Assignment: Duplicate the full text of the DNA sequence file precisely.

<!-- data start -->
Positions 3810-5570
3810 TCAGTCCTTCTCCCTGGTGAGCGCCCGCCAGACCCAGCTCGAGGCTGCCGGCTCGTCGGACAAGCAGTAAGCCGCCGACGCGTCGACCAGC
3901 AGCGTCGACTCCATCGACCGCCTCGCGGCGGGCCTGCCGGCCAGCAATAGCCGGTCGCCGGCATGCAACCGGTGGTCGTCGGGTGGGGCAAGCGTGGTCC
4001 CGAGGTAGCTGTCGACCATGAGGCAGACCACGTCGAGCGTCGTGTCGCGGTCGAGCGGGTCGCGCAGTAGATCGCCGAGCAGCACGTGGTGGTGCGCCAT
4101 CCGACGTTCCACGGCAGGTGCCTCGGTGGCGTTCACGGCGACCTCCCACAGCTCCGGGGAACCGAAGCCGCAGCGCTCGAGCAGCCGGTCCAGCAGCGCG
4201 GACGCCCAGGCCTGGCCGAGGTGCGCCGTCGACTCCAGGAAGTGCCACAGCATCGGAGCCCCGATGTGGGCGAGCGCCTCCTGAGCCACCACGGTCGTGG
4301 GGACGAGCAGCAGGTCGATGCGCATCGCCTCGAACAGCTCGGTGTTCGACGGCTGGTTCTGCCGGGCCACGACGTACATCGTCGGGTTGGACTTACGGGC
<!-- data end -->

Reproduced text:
Positions 3810-5570
3810 TCAGTCCTTCTCCCTGGTGAGCGCCCGCCAGACCCAGCTCGAGGCTGCCGGCTCGTCGGACAAGCAGTAAGCCGCCGACGCGTCGACCAGC
3901 AGCGTCGACTCCATCGACCGCCTCGCGGCGGGCCTGCCGGCCAGCAATAGCCGGTCGCCGGCATGCAACCGGTGGTCGTCGGGTGGGGCAAGCGTGGTCC
4001 CGAGGTAGCTGTCGACCATGAGGCAGACCACGTCGAGCGTCGTGTCGCGGTCGAGCGGGTCGCGCAGTAGATCGCCGAGCAGCACGTGGTGGTGCGCCAT
4101 CCGACGTTCCACGGCAGGTGCCTCGGTGGCGTTCACGGCGACCTCCCACAGCTCCGGGGAACCGAAGCCGCAGCGCTCGAGCAGCCGGTCCAGCAGCGCG
4201 GACGCCCAGGCCTGGCCGAGGTGCGCCGTCGACTCCAGGAAGTGCCACAGCATCGGAGCCCCGATGTGGGCGAGCGCCTCCTGAGCCACCACGGTCGTGG
4301 GGACGAGCAGCAGGTCGATGCGCATCGCCTCGAACAGCTCGGTGTTCGACGGCTGGTTCTGCCGGGCCACGACGTACATCGTCGGGTTGGACTTACGGGC